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Review #2434: Being Human (US) 1.12: “You’re the One That I Haunt”

Posted on the 05 April 2011 by Entil2001 @criticalmyth

Well, if the writers of the American version were going to insist on bringing their show to the same endpoint as the finale for the first British series, then I suppose this is the way to do it. I would have liked a bit more originality in the overall scheme of things, but I can’t fault them for coming up with their own rationale for arriving at the familiar.

Review #2434: Being Human (US) 1.12: “You’re the One That I Haunt”

I’ll tackle Aiden’s plot thread first. While I was generally pleased with how the British version set up the Mitchell/Herrick showdown, I thought they did a much better job setting up the conflict between Aiden and Bishop. The situation with the Dutch elders not only served to put Aiden and Bishop at odds, but also informed the larger context of the vampire society in a way that hasn’t quite been done in the British original. When Bishop makes his move on Aiden, it feels right. I can only imagine how new viewers, unaware of that moment coming, reacted!

I’ve said it before, but I still believe that Sally’s character arc has been a lot more reasonable than Annie’s constant manic antics, and her journey towards resolution with Danny is a lot more satisfying because she took a more active role in the resolution. Not that Annie was entirely passive, but Sally handled the majority of her confrontation with Danny on her own, just getting a little bit of Aiden/Josh assistance at the very end.

The only new development in this episode was Josh and Nora’s pregnancy issue, and that is straight out of the third series of the British version. Of course, this is a bit of a variation, with Nora being human and bearing the rapidly-gestating werewolf spawn. All things being equal, that doesn’t bode well for Nora, and it’s very uncomfortable to realize that Josh can’t seem to tell her just what the situation is. Here’s hoping Nora survives, because with Rebecca out of the picture, the show needs to retain the cast balance (and Nora is gorgeous!).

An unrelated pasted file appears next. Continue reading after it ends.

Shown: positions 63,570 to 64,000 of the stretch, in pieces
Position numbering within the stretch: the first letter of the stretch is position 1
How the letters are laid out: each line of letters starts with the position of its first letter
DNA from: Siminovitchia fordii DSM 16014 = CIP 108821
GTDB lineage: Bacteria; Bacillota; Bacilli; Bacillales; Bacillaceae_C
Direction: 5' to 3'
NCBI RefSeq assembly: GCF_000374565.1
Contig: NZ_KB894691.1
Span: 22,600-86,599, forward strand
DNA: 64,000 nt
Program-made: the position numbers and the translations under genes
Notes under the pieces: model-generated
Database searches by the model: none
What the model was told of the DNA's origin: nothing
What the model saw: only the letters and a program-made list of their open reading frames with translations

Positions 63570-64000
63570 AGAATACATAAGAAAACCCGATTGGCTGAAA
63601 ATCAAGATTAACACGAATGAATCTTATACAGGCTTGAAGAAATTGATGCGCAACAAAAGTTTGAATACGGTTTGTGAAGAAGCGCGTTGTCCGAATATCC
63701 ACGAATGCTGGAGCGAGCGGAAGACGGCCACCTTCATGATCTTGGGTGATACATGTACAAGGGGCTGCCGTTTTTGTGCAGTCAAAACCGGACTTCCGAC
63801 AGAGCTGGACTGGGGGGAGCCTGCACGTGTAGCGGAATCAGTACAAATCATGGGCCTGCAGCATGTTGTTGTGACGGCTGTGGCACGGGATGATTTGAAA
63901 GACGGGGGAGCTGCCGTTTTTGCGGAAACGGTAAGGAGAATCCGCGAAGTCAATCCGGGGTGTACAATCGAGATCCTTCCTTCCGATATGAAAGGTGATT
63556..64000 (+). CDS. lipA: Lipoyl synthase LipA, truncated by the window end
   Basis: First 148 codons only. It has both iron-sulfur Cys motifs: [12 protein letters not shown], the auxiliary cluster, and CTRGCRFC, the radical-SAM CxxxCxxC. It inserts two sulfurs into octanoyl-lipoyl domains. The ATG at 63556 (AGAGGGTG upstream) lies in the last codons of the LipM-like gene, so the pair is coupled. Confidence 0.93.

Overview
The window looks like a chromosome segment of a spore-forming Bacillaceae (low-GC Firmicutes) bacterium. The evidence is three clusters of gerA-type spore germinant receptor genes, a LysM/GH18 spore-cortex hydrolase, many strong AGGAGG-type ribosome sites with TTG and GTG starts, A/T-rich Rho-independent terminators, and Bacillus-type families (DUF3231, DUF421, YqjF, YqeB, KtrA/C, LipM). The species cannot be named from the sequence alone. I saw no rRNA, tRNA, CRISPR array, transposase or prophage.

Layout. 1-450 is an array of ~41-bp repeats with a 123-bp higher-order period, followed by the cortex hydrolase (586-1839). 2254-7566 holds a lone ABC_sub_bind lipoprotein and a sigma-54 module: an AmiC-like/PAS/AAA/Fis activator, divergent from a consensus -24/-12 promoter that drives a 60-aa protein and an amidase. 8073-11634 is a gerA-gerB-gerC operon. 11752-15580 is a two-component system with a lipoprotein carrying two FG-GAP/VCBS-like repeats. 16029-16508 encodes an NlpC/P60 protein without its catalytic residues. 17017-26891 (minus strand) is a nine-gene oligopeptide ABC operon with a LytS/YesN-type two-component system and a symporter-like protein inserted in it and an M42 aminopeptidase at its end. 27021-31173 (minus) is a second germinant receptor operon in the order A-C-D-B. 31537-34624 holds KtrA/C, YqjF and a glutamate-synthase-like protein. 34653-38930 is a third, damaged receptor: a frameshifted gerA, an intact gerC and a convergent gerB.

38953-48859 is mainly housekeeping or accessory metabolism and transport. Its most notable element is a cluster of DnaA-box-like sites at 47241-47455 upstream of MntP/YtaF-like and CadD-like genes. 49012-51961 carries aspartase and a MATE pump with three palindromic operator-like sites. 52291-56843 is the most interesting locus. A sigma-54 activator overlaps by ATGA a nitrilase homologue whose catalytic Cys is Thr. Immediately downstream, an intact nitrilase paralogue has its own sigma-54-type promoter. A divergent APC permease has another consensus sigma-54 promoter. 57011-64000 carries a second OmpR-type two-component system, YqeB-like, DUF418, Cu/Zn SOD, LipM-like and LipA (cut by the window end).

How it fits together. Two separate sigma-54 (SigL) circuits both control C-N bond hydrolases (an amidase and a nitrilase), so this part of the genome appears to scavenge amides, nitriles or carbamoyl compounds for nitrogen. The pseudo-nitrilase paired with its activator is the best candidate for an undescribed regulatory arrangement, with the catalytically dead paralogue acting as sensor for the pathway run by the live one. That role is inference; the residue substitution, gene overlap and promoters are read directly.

The resolution is going to have to move into some new territory, because as I just mentioned, Rebecca is not around to help Aiden recover from this wound. Other solutions are going to have to present themselves (perhaps Aiden’s rescue of the surviving Dutch elder?). But fans of the British original know what to expect out of Josh and Sally in the finale; if Bishop makes a move on Nora, that’s a sure sign that the story is going in expected direction.

This first season has been a wee bit uneven, but on the whole, it has excelled when the writers have been able to stray outside of the confines of the British original, even just a little bit. I only hope that the American first season finale can live up to the potential and remain consistent within its own context. And I truly look forward to a second season that doesn’t rely so much (I hope) on the British roots.

Writing: 2/2
Acting: 2/2
Direction: 2/2
Style: 2/4

Final Rating: 8/10

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